En EspaŅol

Q. Who is Mr. Smarty Plants?

A: There are those who suspect Wildflower Center volunteers are the culpable and capable culprits. Yet, others think staff members play some, albeit small, role. You can torture us with your plant questions, but we will never reveal the Green Guru's secret identity.

Help us grow by giving to the Plant Database Fund or by becoming a member

Did you know you can access the Native Plant Information Network with your web-enabled smartphone?

Share

Ask Mr. Smarty Plants

Ask Mr. Smarty Plants is a free service provided by the staff and volunteers at the Lady Bird Johnson Wildflower Center.

Search Smarty Plants
    
 
See a list of all Smarty Plants questions
Can't find the answer in our existing FAQs, submit a question to Mr. Smarty Plants.
Need help with plant identification, visit the plant identification page.
 
rate this answer
Not Yet Rated

Friday - September 06, 2013

From: Huachuca City, AZ
Region: Southwest
Topic: Propagation, Cacti and Succulents
Title: Do flowers on century plants grow century plants from Huachuca City AZ
Answered by: Barbara Medford

QUESTION:

The flowers on century plants: can they "grow" century plants?

ANSWER:

There are 10 plants with the common name "Century" plant native to North America, of which 5 are native to Arizona. Three of those are native to Cochise County, in southeastern Arizona. All are members of the Agave genus and your plant may not only be not native to your area, it may even be a hybrid or native to Mexico, which means it is not in our Native Plant Database at all. However, we will choose one, Agave parryi (Parry's agave), native to Cochise County, as an example to use in answering your question.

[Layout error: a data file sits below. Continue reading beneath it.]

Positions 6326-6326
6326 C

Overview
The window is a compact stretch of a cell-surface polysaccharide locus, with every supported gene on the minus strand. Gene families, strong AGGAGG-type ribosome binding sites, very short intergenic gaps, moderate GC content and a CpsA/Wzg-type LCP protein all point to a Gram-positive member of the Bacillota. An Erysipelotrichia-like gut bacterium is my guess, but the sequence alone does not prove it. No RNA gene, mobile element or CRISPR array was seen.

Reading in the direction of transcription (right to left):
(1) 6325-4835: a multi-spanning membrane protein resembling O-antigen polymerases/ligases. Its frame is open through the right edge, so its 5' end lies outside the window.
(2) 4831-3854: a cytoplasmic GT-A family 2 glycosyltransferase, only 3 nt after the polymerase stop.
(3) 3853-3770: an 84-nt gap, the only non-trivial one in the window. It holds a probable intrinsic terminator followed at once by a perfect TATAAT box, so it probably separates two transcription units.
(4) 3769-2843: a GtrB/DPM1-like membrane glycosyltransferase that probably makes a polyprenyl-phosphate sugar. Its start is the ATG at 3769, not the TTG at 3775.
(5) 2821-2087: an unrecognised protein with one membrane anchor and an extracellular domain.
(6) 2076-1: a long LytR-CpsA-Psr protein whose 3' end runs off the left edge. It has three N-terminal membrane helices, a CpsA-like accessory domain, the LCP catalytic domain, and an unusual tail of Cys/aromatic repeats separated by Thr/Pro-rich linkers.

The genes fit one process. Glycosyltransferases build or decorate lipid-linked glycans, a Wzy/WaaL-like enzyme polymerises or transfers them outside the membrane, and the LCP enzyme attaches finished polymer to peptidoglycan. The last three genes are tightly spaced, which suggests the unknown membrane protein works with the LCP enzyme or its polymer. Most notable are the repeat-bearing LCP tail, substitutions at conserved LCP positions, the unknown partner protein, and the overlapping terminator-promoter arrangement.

Strictly speaking, you are correct. The blooms on the agave are followed by seeds, in big black pods that appear on the bloom stalk. These seeds, if they have been pollinated by the agave moth, can be planted and will produce more agave plants. But there are other ways that the agave reproduces itself. Did you know that the agave only blooms once in its lifetime, when it is anywhere from 8 to 40 years old (not a century)? Once it has bloomed the agave, having used up all its energy making seeds, dies. So, if you want more agaves, it is important that you know how to reproduce your plants. We found an article from SF Gate Home Guide on Propagation, Growing and Planting of Agave, which we feel explains it much better than we could. We hope this answers your question.

 

From the Image Gallery


Parry's agave
Agave parryi

Parry's agave
Agave parryi

Parry's agave
Agave parryi

More Cacti and Succulents Questions

Reasons to leave a century plant in place in Florida
November 01, 2010 - Can you please list ALL the reasons to leave a century plant (as opposed to cutting it way back or removing it) in the wilds of the sand dunes on the coast of Florida, other than its prominent beauty?
view the full question and answer

Semelparous: plant that dies after reproduces. Agave and bamboo.
May 15, 2007 - There is a term for a plant who lives its life (usually more than 2 years) sends up a spectacular flowering structure, and then dies. what is that term? a certain plant that falls into that category...
view the full question and answer

Non-native jade plant from Pauline SC
August 24, 2012 - Do jade plants grow in South Carolina; if, so where?
view the full question and answer

Source for Century Plant in Wilmington NC
June 24, 2012 - Where can I buy a Century plant in the Wilmington NC area?
view the full question and answer

Native plants for full sun in Austin
April 03, 2009 - I am looking for a tough, native TX plant to put in full sun location between the sidewalk and street. I would love for it to flower all summer. There is some irrigation but not much. I don't want ...
view the full question and answer

Smarty Plants's Facebook profile Support the Wildflower Center by Donating Online or Becoming a Member today.

Mr. Smarty Plants wants you to be his Facebook friend. Click the Facebook icon to add yourself to Mr. Smarty Plants list of friends.
E-NEWSLETTER | BECOME A MEMBER | DONATE NOW | MEDIA | SITEMAP
© 2014 Lady Bird Johnson Wildflower Center